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Cost-effectiveness of Telephone-Delivered Education and Behavioral Skills Intervention for African American Adults with Diabetes.
Egede LE, Dismuke CE, Eiler C, Williams JS, Walker RJ. Cost-effectiveness of Telephone-Delivered Education and Behavioral Skills Intervention for African American Adults with Diabetes. Ethnicity & disease. 2021 Apr 15; 31(2):217-226.
Evaluate cost-effectiveness of a telephone-delivered education and behavioral skills intervention in reducing glycemic control (HbA1c) and decreasing risk of complications.
Data from a randomized controlled trial, conducted from August 1, 2008 - June 30, 2010 and using a 2x2 factorial design delivered to 255 African American adults not meeting glycemic targets for diabetes were used. Though the primary aim found no significant differences in HbA1c between groups, there was an overall drop in HbA1c across arms and differential cost. Primary clinical outcome was HbA1c measured at 12-months. Costs were estimated based on self-reported utilization of primary care, emergency, and other health care. Costs due to lost wages were calculated based on self-reported days of work missed due to illness. The Michigan Model for Diabetes was used to estimate 10-year probability of developing congestive heart failure, cardiovascular disease, end stage renal disease, stroke, myocardial infarction, all cause death, and CVD death. Total cost per patient and clinical outcomes were used to estimate an incremental cost effectiveness ratio (ICER) using non-parametric bootstrapping.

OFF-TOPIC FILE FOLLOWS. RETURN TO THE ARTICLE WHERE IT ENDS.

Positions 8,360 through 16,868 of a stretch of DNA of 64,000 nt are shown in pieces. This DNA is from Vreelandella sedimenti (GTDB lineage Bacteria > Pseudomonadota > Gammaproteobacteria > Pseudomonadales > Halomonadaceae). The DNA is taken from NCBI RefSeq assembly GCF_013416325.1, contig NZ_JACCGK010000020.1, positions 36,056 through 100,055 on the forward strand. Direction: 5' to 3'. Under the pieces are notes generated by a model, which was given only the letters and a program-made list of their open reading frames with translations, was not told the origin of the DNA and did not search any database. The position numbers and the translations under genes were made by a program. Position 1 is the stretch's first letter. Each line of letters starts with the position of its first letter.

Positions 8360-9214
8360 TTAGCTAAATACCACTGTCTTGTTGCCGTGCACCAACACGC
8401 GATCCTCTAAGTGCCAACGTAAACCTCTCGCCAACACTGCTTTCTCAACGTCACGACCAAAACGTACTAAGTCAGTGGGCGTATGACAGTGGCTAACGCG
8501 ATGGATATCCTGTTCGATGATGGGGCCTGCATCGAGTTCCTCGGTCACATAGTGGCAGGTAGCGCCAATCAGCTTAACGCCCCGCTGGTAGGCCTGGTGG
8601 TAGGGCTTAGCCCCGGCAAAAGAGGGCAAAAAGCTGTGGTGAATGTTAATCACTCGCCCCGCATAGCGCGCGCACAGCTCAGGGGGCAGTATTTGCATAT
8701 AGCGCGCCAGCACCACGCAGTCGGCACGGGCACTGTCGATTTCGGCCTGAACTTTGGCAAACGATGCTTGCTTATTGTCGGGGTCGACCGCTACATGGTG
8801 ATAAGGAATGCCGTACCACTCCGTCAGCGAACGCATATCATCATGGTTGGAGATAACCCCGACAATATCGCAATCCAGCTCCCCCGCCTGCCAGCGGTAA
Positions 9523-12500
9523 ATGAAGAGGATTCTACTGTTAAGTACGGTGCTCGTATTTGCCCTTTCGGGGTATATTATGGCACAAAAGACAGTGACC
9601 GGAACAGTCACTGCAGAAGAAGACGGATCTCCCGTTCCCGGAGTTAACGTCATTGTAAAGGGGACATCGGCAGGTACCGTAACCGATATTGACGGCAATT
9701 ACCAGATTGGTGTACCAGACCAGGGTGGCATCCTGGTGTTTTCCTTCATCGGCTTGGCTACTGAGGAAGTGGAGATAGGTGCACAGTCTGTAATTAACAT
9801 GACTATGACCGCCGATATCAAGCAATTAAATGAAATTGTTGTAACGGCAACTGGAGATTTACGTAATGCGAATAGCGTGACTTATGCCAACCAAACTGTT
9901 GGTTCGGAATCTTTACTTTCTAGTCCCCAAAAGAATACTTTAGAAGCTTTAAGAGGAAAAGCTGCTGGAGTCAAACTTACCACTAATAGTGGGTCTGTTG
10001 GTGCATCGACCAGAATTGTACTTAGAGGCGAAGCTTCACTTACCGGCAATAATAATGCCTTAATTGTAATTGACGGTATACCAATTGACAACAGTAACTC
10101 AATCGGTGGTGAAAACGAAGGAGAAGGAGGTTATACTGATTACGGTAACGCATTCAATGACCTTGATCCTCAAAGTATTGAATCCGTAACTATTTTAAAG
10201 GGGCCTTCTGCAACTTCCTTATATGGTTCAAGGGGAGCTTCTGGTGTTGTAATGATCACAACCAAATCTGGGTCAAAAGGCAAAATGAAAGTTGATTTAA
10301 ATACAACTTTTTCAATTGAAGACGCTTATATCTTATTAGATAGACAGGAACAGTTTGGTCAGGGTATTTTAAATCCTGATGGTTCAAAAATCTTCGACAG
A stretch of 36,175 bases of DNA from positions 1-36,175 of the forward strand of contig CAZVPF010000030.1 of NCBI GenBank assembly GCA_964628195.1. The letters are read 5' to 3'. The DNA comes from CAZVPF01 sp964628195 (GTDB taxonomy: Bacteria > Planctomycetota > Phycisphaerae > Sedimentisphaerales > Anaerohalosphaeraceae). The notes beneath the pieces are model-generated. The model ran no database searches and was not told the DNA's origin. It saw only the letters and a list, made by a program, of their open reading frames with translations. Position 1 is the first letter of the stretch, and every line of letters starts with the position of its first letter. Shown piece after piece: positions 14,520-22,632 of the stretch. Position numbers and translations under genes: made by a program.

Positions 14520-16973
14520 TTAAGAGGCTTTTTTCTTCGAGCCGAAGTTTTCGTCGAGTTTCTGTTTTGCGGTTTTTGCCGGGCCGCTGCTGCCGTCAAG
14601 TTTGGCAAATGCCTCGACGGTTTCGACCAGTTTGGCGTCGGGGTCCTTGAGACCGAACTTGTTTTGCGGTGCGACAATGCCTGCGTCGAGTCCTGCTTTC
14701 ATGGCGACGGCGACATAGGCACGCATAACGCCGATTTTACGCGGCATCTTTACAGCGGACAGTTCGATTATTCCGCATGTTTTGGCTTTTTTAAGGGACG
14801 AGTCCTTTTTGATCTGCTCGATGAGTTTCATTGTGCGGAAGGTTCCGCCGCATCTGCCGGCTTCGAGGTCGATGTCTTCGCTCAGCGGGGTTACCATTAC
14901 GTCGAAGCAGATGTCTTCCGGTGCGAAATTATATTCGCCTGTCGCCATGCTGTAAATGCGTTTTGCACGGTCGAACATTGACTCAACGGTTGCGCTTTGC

ICERs indicated combined education and skills intervention was $3,630 less expensive than usual care to achieve a 0.6% decrease in HbA1c and was between $34,000 and $95,000 less expensive than usual care to reduce risk of complications. The knowledge only intervention was $661 less expensive than usual care and the behavioral skills only intervention did not indicate cost effectiveness.
The combined intervention ICER for HbA1c is comparable to other education programs and the ICER to reduce the probability of complications falls below previously recommended long-term cut-off of $100,000, suggesting cost-effectiveness in an African American population.